I'm going to use that (monitoring with SleepyHead) until after my follow up appointment, then I'm going to change it to APAP with a range of probably 7-11cm to see what happens. Depending on the graphs and data, I may adjust further from there.
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#15
(06-03-2015, 11:44 AM)tedburnsIII Wrote: This OP obviously has 02 issues, and 14cm is apparently OP's optimum pressure (likely while supine and in REM). Unless OP without fail sleeps on his/her side, my advice is to go with the doctor at 14, if it can be tolerated.

I've had issues with 02 but have had aps/hyps clear for the most part at very LOW settings of 6 or 7. No can do, if I am to respect my titration schedule, which recommended 12cm! The optimal pressure will not only clear these events with an RDI<5, but minimum Sa02 must equal or exeed 90%! OP's aps/hyps may clear but 02 will likely be inadequate.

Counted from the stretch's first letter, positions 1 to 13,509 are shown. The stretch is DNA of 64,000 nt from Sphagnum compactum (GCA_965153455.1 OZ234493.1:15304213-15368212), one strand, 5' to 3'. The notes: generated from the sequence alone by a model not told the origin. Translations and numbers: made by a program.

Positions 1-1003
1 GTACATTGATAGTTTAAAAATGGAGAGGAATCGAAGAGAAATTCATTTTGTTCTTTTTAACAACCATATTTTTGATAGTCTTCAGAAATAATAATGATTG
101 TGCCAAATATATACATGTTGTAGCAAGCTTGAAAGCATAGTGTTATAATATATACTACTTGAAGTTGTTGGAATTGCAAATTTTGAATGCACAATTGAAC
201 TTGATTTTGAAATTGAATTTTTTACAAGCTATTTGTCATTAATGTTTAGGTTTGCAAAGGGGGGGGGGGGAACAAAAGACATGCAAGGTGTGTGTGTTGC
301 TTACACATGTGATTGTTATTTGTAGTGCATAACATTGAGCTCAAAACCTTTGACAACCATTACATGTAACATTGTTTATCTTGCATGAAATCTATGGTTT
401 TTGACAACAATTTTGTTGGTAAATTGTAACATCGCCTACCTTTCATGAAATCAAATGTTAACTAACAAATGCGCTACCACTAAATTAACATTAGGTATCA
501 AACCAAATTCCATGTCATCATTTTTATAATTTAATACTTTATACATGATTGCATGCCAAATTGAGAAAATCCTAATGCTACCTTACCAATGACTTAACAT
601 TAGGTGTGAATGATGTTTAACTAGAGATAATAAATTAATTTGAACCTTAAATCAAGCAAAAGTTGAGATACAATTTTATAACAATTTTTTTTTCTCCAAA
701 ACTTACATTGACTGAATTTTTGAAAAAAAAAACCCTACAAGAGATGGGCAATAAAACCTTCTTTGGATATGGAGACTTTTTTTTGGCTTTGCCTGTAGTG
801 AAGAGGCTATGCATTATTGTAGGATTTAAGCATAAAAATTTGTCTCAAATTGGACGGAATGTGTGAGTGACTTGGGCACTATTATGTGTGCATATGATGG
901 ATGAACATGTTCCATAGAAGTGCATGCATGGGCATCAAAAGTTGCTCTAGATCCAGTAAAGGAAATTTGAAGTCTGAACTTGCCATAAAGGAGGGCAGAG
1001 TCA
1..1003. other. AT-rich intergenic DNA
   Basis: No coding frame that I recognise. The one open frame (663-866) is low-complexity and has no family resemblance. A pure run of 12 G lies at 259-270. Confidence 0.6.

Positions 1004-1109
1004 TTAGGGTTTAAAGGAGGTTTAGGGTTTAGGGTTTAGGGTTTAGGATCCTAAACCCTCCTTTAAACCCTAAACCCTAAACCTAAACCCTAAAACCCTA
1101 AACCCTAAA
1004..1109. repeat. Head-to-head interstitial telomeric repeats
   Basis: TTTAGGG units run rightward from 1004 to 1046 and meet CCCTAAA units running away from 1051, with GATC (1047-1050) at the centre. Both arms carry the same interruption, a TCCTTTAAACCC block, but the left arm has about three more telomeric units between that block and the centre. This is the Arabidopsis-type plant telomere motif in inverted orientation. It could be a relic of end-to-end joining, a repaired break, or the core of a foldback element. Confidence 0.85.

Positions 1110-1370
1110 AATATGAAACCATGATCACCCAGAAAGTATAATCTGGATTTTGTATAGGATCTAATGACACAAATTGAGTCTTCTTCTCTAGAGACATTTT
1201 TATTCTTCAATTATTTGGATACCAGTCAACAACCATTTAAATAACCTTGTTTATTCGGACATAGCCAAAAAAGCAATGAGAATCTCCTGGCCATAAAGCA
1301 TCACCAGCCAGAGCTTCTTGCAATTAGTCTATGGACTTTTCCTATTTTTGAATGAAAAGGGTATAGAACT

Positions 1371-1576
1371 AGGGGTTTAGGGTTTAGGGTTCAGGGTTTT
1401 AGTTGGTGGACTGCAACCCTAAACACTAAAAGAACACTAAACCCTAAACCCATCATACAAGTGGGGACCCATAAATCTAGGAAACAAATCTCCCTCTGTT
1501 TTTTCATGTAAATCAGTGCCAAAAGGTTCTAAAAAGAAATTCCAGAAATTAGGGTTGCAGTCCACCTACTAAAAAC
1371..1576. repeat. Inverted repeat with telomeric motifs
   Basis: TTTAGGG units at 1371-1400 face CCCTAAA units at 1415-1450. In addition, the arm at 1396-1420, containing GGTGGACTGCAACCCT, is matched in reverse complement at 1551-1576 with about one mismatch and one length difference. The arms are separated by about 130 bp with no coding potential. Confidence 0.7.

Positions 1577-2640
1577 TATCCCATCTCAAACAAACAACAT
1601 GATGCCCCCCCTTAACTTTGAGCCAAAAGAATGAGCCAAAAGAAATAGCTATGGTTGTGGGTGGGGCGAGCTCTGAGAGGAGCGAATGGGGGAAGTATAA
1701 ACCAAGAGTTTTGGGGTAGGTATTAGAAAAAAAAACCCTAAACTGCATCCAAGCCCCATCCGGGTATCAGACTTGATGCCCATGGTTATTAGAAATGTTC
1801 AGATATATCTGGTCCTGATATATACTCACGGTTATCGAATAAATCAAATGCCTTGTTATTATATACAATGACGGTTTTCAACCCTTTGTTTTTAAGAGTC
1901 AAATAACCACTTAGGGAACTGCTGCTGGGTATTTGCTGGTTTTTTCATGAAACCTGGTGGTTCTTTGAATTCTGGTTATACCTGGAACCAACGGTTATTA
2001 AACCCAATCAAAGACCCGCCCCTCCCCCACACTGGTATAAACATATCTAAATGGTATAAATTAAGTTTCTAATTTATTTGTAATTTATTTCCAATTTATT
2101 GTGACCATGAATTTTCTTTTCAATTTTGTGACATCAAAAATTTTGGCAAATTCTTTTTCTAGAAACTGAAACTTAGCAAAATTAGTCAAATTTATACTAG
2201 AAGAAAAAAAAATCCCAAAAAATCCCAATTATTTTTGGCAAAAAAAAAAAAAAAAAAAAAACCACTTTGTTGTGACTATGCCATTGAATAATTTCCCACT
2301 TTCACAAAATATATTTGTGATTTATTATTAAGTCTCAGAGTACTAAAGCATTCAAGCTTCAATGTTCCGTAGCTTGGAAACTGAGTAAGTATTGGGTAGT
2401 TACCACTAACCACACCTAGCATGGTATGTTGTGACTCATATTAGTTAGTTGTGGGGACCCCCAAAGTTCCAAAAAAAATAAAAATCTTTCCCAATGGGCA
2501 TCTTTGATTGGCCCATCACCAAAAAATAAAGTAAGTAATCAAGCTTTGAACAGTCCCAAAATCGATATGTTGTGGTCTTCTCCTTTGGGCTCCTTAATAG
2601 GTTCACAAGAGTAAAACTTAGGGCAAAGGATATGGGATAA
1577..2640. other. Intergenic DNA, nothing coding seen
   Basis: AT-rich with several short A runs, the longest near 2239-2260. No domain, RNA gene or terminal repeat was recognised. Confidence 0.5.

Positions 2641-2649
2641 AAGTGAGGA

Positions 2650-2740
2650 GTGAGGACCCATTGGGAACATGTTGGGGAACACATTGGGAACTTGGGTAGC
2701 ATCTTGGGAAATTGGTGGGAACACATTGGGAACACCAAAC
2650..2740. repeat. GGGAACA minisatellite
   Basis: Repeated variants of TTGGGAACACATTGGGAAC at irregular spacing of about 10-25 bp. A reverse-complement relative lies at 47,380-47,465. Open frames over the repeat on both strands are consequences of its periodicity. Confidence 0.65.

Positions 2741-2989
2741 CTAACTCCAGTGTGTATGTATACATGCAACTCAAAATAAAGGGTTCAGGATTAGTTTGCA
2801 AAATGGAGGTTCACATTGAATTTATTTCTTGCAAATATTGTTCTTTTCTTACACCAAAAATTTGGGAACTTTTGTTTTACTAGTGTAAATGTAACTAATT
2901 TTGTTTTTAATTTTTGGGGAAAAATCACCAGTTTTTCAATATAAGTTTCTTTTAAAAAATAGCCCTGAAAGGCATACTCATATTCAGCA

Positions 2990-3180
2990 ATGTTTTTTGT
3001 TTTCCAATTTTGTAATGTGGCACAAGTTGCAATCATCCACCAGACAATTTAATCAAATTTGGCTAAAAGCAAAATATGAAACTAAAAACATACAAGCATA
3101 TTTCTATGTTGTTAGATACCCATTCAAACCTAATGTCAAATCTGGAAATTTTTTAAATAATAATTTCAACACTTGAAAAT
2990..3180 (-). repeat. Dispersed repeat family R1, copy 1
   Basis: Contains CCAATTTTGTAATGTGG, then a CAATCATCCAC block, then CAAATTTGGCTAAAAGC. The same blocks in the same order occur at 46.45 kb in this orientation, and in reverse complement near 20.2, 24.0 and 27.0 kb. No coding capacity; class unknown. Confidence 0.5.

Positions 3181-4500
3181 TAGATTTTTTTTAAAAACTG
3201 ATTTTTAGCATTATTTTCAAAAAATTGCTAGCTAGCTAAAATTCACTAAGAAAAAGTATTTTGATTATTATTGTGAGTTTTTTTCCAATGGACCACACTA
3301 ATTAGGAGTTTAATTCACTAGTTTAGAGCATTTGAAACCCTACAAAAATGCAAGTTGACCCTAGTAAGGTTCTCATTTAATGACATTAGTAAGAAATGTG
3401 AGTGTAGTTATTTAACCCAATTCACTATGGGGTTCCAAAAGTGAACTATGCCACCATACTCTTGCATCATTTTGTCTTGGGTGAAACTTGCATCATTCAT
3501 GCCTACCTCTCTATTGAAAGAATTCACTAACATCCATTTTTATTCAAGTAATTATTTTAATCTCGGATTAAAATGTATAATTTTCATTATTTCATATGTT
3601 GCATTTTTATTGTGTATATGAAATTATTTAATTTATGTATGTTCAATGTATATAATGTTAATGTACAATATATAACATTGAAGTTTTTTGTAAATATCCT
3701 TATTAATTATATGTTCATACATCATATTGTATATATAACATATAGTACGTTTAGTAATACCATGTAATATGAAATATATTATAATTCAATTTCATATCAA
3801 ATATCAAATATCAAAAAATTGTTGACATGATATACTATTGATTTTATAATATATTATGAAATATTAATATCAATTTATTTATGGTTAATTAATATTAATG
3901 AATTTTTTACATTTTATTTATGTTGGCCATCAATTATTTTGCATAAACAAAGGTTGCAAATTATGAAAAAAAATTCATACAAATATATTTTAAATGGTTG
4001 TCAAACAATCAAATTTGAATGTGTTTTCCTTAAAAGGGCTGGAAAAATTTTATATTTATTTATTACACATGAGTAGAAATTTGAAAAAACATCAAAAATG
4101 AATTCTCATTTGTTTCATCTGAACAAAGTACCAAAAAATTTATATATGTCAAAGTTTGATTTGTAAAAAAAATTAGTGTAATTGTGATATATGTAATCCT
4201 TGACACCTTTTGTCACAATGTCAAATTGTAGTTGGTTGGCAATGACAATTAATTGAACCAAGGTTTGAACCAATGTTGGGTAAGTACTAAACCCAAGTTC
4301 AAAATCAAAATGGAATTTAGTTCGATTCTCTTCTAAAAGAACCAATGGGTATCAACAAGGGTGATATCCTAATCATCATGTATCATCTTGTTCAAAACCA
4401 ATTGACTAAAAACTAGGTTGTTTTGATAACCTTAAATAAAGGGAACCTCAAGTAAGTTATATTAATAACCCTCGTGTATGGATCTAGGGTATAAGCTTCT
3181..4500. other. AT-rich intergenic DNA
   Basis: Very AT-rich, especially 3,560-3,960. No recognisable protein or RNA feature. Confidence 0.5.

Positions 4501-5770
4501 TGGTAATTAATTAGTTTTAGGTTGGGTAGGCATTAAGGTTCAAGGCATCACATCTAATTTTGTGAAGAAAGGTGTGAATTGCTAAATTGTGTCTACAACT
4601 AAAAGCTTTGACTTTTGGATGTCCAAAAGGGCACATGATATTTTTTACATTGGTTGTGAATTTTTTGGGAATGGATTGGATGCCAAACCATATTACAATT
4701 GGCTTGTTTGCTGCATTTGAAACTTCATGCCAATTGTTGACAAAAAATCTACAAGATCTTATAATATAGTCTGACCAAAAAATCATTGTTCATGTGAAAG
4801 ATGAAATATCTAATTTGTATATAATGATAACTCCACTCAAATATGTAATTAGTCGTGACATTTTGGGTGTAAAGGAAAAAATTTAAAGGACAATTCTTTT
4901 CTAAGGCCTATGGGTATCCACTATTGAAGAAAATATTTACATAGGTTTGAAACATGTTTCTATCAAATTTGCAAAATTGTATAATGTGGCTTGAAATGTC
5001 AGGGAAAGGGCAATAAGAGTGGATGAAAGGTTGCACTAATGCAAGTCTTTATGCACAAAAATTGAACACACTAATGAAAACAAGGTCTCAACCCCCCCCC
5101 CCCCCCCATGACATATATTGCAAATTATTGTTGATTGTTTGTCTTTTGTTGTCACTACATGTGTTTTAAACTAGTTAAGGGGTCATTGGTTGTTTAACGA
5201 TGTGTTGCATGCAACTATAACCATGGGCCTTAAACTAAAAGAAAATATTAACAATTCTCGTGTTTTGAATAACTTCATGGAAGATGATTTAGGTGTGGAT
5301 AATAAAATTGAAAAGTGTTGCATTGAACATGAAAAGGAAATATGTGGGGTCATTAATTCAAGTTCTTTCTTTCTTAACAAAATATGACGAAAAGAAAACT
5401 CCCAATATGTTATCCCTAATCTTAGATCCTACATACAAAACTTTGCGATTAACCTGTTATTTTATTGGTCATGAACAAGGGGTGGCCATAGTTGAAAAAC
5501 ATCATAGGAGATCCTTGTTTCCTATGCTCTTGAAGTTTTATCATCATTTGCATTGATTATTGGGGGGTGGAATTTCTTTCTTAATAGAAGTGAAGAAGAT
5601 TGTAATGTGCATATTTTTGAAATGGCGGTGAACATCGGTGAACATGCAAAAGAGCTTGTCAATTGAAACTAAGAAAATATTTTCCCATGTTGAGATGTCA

So, I went ahead and purchased a CMS50D+ overnight pulse oximeter and did my own studies. I can 'get by' at auto settings as low as 9.5 or 10, but I hope to be able to tolerate a minimum or straight setting of 12cm eventually as I do end up sleeping on my back, which is better for it.

I'll disagree with you Ted, to the extent that if ventilation (oxygenation) is a real issue here, is is not treated with CPAP but with BiPAP. The pressure support (difference between IPAP and EPAP) is what encourages greater ventilation rates than is achievable with CPAP.